It is impossible to be fully Christian in the absence of other Christians. These days, with the sheer volume of spiritual options at our disposal, it’s easy to think of our spiritual lives as a merely personal journey. Christian radio, podcasts, a treasure trove of Christian writings—all of these start to seem like a menu from which we may order to satisfy our individual spiritual tastes.
Yet this is wholly alien to New Testament Christianity, which emphasizes the need to recognize the way we fit together in the larger body of Christ.
At the end of his letter, Paul shifts his tone from the theological concerns that dominated the earlier chapters, to a personal reflection of Christian ministry in the past, present, and the future.
It was customary, in Paul’s day, to include expressions of confidence in the closing of important letters. But we shouldn’t read this as little more than an email signature; we should see this as Paul’s deeply personal reflection on the past work in the gospel:
14 I myself am satisfied about you, my brothers, that you yourselves are full of goodness, filled with all knowledge and able to instruct one another. 15 But on some points I have written to you very boldly by way of reminder, because of the grace given me by God 16 to be a minister of Christ Jesus to the Gentiles in the priestly service of the gospel of God, so that the offering of the Gentiles may be acceptable, sanctified by the Holy Spirit. 17 In Christ Jesus, then, I have reason to be proud of my work for God. 18 For I will not venture to speak of anything except what Christ has accomplished through me to bring the Gentiles to obedience—by word and deed, 19 by the power of signs and wonders, by the power of the Spirit of God—so that from Jerusalem and all the way around to Illyricum I have fulfilled the ministry of the gospel of Christ; 20 and thus I make it my ambition to preach the gospel, not where Christ has already been named, lest I build on someone else’s foundation, 21 but as it is written,
“Those who have never been told of him will see,
and those who have never heard will understand.” (Romans 15:14-21)
One of the great advancements that the early Church got to experience was the extension of God’s program to Gentiles. The “signs and wonders” were visible expressions of the Holy Spirit which served to authenticate that they were, in fact, included into God’s program (cf. Acts 2:22; 5:12).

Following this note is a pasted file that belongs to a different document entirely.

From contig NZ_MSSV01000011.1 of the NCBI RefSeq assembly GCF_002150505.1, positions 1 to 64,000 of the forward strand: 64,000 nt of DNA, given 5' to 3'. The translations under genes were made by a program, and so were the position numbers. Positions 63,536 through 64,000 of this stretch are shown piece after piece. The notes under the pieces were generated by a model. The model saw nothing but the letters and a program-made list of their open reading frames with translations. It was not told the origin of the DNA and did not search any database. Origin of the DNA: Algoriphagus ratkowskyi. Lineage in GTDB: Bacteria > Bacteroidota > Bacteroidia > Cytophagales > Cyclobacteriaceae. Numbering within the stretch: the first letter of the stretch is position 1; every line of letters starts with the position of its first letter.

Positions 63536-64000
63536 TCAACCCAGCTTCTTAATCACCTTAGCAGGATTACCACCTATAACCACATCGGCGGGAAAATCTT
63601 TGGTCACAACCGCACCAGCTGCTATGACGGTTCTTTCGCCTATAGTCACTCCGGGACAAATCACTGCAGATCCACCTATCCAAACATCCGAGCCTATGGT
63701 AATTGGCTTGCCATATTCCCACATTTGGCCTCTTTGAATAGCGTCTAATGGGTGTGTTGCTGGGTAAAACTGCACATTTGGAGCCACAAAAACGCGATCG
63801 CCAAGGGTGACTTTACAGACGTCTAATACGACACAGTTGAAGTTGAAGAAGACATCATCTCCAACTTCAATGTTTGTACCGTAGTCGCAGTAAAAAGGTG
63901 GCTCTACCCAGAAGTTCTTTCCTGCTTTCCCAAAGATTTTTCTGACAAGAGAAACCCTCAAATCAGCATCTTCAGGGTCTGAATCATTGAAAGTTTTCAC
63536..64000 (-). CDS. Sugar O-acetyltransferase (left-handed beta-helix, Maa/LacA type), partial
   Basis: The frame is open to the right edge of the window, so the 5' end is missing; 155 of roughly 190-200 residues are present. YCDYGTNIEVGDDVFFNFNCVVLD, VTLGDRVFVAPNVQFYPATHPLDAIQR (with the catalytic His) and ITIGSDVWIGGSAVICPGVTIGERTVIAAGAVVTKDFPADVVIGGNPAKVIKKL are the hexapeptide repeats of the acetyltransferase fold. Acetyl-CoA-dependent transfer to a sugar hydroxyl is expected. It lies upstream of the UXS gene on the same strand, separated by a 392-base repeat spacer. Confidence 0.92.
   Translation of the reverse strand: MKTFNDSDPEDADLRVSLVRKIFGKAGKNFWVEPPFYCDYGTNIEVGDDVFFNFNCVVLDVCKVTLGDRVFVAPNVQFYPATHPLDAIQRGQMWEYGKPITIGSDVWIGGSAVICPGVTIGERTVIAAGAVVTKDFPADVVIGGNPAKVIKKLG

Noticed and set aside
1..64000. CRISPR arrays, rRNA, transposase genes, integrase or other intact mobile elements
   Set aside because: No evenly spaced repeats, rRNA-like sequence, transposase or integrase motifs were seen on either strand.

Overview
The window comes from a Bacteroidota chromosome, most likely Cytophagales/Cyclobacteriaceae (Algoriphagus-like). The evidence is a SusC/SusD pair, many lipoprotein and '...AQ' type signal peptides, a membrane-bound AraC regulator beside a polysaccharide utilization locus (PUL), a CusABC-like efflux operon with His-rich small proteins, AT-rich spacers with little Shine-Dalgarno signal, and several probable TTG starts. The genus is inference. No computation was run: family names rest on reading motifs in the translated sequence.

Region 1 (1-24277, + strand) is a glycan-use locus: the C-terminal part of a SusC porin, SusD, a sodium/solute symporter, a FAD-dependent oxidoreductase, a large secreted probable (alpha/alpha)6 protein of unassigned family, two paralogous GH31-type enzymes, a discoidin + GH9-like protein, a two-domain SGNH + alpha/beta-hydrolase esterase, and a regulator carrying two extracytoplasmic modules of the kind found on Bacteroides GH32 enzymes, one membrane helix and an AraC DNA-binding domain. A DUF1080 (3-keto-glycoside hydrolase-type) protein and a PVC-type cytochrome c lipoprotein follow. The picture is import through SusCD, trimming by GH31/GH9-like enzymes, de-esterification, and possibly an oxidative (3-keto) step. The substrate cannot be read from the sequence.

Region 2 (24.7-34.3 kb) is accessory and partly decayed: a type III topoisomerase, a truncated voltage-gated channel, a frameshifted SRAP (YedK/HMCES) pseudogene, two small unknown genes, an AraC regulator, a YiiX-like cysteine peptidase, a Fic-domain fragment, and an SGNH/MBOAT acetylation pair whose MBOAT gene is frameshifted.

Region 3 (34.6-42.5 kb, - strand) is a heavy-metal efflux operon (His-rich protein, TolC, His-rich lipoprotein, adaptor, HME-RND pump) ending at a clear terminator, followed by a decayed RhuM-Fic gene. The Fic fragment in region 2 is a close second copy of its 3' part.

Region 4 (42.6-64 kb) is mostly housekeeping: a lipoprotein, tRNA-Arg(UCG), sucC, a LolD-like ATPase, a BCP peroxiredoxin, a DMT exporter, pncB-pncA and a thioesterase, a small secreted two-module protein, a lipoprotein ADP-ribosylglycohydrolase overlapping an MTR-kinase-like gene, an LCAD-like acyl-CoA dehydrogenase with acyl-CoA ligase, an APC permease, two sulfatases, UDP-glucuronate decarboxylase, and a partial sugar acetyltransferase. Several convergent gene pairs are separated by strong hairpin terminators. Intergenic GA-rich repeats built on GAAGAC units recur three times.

Paul now turns his attention to what’s going on at present:
22 This is the reason why I have so often been hindered from coming to you. 23 But now, since I no longer have any room for work in these regions, and since I have longed for many years to come to you, 24 I hope to see you in passing as I go to Spain, and to be helped on my journey there by you, once I have enjoyed your company for a while.25 At present, however, I am going to Jerusalem bringing aid to the saints. 26 For Macedonia and Achaia have been pleased to make some contribution for the poor among the saints at Jerusalem. 27 For they were pleased to do it, and indeed they owe it to them. For if the Gentiles have come to share in their spiritual blessings, they ought also to be of service to them in material blessings. 28 When therefore I have completed this and have delivered to them what has been collected, I will leave for Spain by way of you. 29 I know that when I come to you I will come in the fullness of the blessing of Christ. (Romans 15:22-29)
At least part of what was going on here was to use the material blessings from Macedonia and Achaia to solve some of the financial issues going on in Jerusalem. But this would also serve to cement relationships between churches of various stripes throughout the region—many of which would now contain Gentile believers.
Finally, Paul turns his focus forward, looking beyond his present to what God might do in the future:
30 I appeal to you, brothers, by our Lord Jesus Christ and by the love of the Spirit, to strive together with me in your prayers to God on my behalf, 31 that I may be delivered from the unbelievers in Judea, and that my service for Jerusalem may be acceptable to the saints, 32 so that by God’s will I may come to you with joy and be refreshed in your company.33 May the God of peace be with you all. Amen. (Romans 15:30-33)
The “amen” could almost be the close of the letter, were it not for the fact that Paul went on with some closing thoughts in the next chapter. His prayer is twofold: for safety and for success.
We need to understand the past, present, and future in order for God’s kingdom to flourish in today’s Church. Too often we get fixated on just one of these three things and neglect the other two. To idolize past success fosters a strong sense of nostalgia, but no real forward momentum. To focus on the future and neglect the past is a form of deliberate amnesia—a disconnect from the body of believers that paved the way for us today. We need one another—across all generations—if we’re going to make this thing called Church work.
One writer refers to the Church as God’s “unfinished project,” and I like that. It helps us to remember that we are building a body of believers, but this growth is not completed until the return of Jesus. To that end, let us remember that we’re in this together, and each of us has a role to play as we continue to grow together.